How odd to find the word “accident” in a book on presuppositional apologetics. Cornelius VanTil says,
“For Kuyper the natural, as it came from the hand of God, was perfect. To be sure, there was to be development. And historically, this development has come by way of grace. But for all that it is an ‘accident,’ something incidental to the fulfillment of the natural. Christ came into the world to save, and in saving developed to its full fruition the powers of the natural. Thus grace is not reduced to something that is to be naturally expected as a development of the natural.” [pp. 266-267, The Defense of the Faith, third edition, Prebyterian & Reformed Publishing Company, 1967]
The main thrust of this is to deny that grace is part of a wholesome (original, not broken) system for the spiritual development of mankind–that rather than an unexpected gift, grace is a pleasant expectation. But I think the argument is lost as soon as begun on these terms.
We have no record of sin until after there is both Adam and Eve. But Paul writes,
“For we are members of His body, of His flesh and of His bones. ‘For this reason a man shall leave his father and mother and be joined to his wife, and the two shall become one flesh.’ This is a great mystery, but I speak concerning Christ and the church.”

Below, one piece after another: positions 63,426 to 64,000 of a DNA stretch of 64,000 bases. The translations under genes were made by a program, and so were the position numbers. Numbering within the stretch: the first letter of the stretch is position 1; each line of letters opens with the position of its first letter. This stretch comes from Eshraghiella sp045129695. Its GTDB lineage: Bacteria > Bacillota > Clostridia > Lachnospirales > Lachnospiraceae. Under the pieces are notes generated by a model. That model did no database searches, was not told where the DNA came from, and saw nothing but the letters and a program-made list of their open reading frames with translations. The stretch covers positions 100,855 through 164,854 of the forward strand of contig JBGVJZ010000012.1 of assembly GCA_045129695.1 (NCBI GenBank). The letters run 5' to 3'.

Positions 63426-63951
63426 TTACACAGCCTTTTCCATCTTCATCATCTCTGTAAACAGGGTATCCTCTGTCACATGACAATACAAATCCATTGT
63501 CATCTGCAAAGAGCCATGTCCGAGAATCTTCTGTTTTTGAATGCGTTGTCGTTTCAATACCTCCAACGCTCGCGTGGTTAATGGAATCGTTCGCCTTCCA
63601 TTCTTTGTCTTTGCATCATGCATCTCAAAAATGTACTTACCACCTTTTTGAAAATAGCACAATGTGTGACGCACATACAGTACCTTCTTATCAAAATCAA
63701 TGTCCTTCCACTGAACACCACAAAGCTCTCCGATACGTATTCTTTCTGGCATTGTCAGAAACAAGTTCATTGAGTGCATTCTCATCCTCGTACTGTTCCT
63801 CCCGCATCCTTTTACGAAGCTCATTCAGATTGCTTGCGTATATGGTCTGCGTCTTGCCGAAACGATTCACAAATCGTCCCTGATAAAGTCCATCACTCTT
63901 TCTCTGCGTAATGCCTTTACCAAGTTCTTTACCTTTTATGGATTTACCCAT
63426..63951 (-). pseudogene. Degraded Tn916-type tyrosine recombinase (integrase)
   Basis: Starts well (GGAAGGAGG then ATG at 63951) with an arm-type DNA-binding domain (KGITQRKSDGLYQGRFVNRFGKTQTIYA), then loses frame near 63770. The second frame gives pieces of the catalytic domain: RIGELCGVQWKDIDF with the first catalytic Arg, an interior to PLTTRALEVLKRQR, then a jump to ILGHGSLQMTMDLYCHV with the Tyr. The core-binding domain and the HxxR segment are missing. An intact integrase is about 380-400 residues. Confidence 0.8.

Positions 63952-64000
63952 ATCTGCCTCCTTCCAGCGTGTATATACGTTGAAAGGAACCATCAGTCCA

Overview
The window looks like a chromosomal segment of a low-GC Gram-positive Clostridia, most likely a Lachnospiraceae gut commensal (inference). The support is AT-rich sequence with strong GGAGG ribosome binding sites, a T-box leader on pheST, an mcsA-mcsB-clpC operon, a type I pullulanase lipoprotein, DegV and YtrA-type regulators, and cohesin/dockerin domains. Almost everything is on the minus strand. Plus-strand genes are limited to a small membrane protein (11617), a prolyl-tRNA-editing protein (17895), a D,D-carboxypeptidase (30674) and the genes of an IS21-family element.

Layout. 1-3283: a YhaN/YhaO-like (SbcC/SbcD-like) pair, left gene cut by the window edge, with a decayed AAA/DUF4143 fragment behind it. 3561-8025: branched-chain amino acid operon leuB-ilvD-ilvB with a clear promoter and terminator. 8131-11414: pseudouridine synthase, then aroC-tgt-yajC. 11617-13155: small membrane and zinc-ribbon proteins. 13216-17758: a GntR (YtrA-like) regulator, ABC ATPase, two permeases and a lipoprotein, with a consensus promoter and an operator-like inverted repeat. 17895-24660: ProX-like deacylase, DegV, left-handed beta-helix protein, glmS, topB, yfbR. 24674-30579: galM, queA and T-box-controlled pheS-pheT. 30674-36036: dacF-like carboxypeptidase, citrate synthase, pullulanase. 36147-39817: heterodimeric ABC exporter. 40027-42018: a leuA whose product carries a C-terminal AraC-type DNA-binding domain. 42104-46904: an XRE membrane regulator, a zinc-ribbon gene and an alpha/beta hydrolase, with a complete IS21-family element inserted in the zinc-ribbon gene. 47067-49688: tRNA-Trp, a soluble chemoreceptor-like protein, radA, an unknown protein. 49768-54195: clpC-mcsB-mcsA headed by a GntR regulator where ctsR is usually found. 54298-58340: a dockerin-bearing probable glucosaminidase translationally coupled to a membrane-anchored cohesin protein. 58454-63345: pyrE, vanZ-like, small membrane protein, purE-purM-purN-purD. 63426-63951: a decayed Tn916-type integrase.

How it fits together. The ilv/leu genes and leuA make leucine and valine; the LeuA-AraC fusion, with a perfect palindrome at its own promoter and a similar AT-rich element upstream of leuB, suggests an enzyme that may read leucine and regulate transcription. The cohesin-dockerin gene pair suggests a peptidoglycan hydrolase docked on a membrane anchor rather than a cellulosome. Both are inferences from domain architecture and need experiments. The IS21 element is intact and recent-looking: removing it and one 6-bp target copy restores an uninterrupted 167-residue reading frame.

If you read this as I do, Paul is teaching that the union of a man and woman was meant to testify to Christ from the very beginning–from before the fall of man into sin. This is of course consistent with the various other passages that speak of God’s purpose in Christ being set before all creation, but I think this example in particular, involving the whole theater of animals parading before Adam, and a wife being made for him from his own side, helps cement this plan of God as embodied in the physical creation from the start–not simply “known” by God in advance, but built in.
So, granting that VanTil a la Kuyper is only trying to get away from the idea that grace is the “natural” progression in the spiritual development of man, I still think ground has been lost in tacitly admitting that there is anything we can call “natural” as distinct from the sovereign, precise plan of God. The man Adam, before his fall, should not be viewed as in need of redemptive grace to perfect him, but that mankind represented in Adam would need redemptive grace is indeed the purpose and design of creation from the very first.
The question is open: do you think we should describe grace as accidental or incidental, even by way of contrast?